Father Thomas’ ministry as an army chaplain took him to a long list of posts in the United States and abroad during the course of the next thirty years. The highlights of his career, however, were the two deployments to Vietnam in 1965-1966 and 1970.-1971. There he served the needs of troops in combat, and shared their experiences fully. An example of his courage under fire occurred when Thomas held a flashlight in the jungle darkness for a doctor to treat wounded men while an American helicopter gun ship, attracted by the light, and mistaking them for the enemy, fired at the ten from above. Father Thomas steadfastly held the light enabling the doctor to treat the wounded and all miraculously survived.
During the first of these Vietnam rotations he was the subject of a photo-essay in Look magazine, July 12, 1966, “Father Tom Confroy: Church is in His Combat Pack”, The faces of the troops and of Father Thomas himself are moving testimony to the impact of the presence of the Catholic priest in the lives of the men facing danger and death. The article recalls another incident when, toward the end of a Mass celebrated in the field, a Vietcong mortar began to target the “congregation.” Father Tom jumped into a fox hole, Mass vestments and all. His comment afterward: “One good thing about Vietnam is that nobody sleeps during Mass.” The article goes on to say that the hardest part comes after Mass when Father Tom waits at the medical aid station as some of the men who have shortly before shared in the Eucharist will receive the Sacrament of Anointing. Father Thomas said that he had derived great benefit from his experience of war in Vietnam. “The men I attended were each day faced with the …final physical reality of death. I know now what every priest must know: the full meaning of compassion.” Troops recall that he exerted a “towering moral presence on the battlefield.”
Father Thomas rose in rank and responsibility ultimately being promoted to full colonel in 1983. He was three times elected to the Advisory Council of the Military Archdiocese and received numerous military awards, among them the Army Commendation Medal, Meritorious Service Medal, Joint Services Commendation Medal, the Legion of Merit and Bronze Star. No medal, however, can match the personal tributes from soldiers and fellow officers in the military.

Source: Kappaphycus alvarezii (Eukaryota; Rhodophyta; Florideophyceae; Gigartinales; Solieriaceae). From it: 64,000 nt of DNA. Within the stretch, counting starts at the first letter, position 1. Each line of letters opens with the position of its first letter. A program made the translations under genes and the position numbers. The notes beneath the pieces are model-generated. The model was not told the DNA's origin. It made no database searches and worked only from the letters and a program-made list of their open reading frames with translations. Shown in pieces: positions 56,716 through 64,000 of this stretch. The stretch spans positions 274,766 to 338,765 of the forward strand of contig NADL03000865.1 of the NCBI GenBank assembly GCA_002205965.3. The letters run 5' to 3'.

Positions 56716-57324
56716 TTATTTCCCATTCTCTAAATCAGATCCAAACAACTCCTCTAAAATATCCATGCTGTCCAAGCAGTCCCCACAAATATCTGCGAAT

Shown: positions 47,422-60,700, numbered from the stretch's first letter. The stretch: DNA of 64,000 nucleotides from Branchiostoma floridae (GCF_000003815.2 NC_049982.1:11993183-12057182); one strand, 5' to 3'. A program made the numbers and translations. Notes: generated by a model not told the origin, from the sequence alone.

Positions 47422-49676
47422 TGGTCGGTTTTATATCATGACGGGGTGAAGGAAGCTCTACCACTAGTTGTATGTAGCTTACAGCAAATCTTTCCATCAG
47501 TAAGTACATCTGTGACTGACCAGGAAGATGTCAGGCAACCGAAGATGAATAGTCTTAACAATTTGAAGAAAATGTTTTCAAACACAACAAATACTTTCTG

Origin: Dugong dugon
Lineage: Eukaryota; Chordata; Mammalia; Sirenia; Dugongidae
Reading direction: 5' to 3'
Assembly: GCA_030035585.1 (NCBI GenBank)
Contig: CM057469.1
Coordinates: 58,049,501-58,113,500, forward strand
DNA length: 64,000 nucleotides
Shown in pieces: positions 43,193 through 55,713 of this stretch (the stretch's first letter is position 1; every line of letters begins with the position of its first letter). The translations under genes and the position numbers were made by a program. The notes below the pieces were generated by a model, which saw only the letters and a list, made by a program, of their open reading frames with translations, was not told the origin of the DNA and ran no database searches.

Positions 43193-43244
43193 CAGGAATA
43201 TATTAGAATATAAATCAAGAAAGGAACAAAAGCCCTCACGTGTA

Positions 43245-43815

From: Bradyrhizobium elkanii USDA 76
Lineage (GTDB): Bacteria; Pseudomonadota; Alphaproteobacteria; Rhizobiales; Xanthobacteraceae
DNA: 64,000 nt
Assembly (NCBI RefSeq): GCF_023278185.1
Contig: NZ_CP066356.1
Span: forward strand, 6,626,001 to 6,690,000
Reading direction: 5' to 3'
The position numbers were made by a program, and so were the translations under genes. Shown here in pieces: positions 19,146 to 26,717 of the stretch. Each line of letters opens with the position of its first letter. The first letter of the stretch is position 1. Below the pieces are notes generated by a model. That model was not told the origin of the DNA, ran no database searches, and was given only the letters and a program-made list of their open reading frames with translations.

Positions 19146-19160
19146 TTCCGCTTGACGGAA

Father Thomas retired from the uniformed military service in 1993 but, still eager to contribute to the spiritual life of military men and women at a crucial point in their lives, he received permission from his classmate, now Abbot Brian Clarke, to serve as a civilian chaplain at Fort Benjamin Harrison in Indiana. With the closure of that base in 1995 Father Thomas concluded his distinguished career of pastoral care for military man and women.
Upon his return to the Abbey in 1995 he accepted the office of treasurer, until, on June 25, 1998, he was elected ninth abbot of St. Mary’s Abbey. He was blessed as abbot on the following 12 September by a good friend, Bishop Carlos Sevilla, S.J. of Yakima, Washington. He also found time to return to the Delbarton Latin classroom from 1998 until 2003. Abbot Thomas led the community until, on March 4, 2006, his seventy-fifth birthday mandated his retirement from the abbacy. Pope Benedict XVI recognized Abbot Thomas’ outstanding and zealous service to the church both in the military and the monastery, presenting him with the Cross Pro Ecclesia et Pontifice.
Notable events and achievements during Abbot Thomas’ abbatial tenure include the appointment of Father Luke Travers as headmaster of Delbarton, the planning, ground- breaking, and construction of Delbarton School’s Fine Arts Center, and the years of arduous effort to plan and create the hoped-for Abbey Woods, the Continuing Care Retirement Community, which in the end was not built
Abbot Thomas continued to give of himself as a confrere and priest both to the community and as confessor to several convents of religious women until he was forced to retire to the St. Mary’s Abbey Health Care Center.
He is predeceased by his brothers Edward, Andrew, and Mark, and by his sisters, Jessie Coakley, Mildred Ehret, Cecilia Meringer, and Elizabeth Scheick. He is survived by his brother James of Locust Grove, Virginia, his sisters Mary Mayer of Fanwood, New Jersey, Sister Theresa, S.C. of Convent Station, New Jersey and by the grateful community of St. Mary’s Abbey.
The body of Abbot Thomas will be received in the Abbey Church at 4:30 PM on Thursday, with viewing from 7:00 to 9:00 PM on Thursday. Visitation will be on Friday from 2:00 PM to 4:00 PM, and from 7:00 PM to 9:00 PM. The office of the dead will be sung on Friday evening at 7:15 PM, and the funeral Mass celebrated on Saturday at 10:30 AM, followed by interment in the abbey cemetery.
The St. Mary's Abbey/Delbarton community mourns the loss of this very special man.